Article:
Likewise, Holbrook taught me that the world would not be given to me on a silver platter. Life in Holbrook is not all peaches and cream. Most people live pretty much paycheck to paycheck. Most families are not rich or socially well connected. You work for the things that you have and know that you must work even harder to get the things you desire. However, that is the beauty of things. No matter where we come from, wealth or adverse circumstances, we are all given the opportunity to make the best for ourselves. Through hard work and persistence, we can get everything we want. Holbrook taught me that the difference between the man that makes it and that man that doesn’t make it is simply about who is willing to work harder and longer to get what they want. It is not about who deserves it. It is about who wants it more. It is this sense of empowerment that pushes me to be the one that works harder and longer than anyone does.
In Holbrook, unlike most of the world, a great deal of emphasis was not put on material things or outward appearances. Instead of judging people, you take the time to understand them. In life, we encounter many different people, each with a unique experience and perspective to offer the world. You must learn to value a person for what is on the inside. When I look at someone, I don’t see the clothes they wear or the car they drive, I see them. This has helped me in my life since Holbrook. I have had the opportunity to meet and interact with many different people. In these interactions, I have always taken the time to hear someone’s story. Through this, I have seen many different perspectives and learned to value each of them for what they are worth. Everyone has a reason why they are the way they are and, undoubtedly, all people are worthy of respect.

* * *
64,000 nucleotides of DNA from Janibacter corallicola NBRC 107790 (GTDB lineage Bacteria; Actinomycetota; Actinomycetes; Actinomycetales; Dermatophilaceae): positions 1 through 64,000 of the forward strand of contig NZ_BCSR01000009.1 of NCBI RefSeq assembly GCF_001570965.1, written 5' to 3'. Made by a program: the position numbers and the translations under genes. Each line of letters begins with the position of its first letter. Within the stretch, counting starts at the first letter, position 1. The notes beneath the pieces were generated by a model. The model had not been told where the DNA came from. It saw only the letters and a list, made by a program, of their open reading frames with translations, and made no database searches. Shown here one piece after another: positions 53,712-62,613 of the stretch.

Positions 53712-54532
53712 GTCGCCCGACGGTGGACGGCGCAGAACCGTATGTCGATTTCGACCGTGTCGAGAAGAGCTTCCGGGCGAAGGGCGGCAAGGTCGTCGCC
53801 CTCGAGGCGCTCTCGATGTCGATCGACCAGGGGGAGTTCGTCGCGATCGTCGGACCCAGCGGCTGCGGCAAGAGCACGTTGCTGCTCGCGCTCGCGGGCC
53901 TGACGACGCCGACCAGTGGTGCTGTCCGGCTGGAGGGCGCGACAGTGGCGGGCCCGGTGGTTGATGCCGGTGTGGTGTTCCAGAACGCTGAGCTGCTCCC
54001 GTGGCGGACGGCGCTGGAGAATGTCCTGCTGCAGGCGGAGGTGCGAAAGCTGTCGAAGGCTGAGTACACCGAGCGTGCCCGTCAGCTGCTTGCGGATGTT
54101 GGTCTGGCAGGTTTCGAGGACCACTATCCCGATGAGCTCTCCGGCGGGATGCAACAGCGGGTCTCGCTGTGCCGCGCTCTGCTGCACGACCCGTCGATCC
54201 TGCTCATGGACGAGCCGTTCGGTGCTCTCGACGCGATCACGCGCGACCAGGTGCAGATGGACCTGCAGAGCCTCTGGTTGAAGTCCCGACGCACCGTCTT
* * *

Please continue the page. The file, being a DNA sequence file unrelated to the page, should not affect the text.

More than anything, my upbringing in Holbrook has given me a sense of perspective. Holbrook is a land of tough circumstances. Among my friends and even within my own family, I witnessed the perils of poverty, drug and alcohol abuse, and domestic violence. I can say proudly that I have found success despite adverse circumstances. Life is not always fair. Bad things can happen to good people, but you have no choice but to keep on going. I have experienced setbacks and hardships in my life. What matters is that I have overcome everything with a greater sense of toughness and resilience. The challenges and hard times have served to shape my character. I know who I am and where I come from. Because of this, I know where I am going. No matter what I face and what I must endure, my experiences have created the perspective that gives me the confidence to know that I will come out on top. No matter what the future may hold, I know that my goals will become a reality.
Although it may seem as if I had little positive to say about my hometown, I would not choose to be from anywhere else. Holbrook made me the man that I am today. Beyond the laughter and joyous memories that accompany most childhoods, my upbringing in Holbrook gave me a sense of reality that will always stick with me. I wouldn’t trade the upbringing that I had for riches or fame. The experiences that I had and the lessons that I learned are indispensable. More than molding and shaping my character, Holbrook gave me a toughness that will always be a part of me. No matter where I go or what I do in this lifetime, I will always be the same scrappy kid from Holbrook. To tell you the truth, I couldn’t be more proud.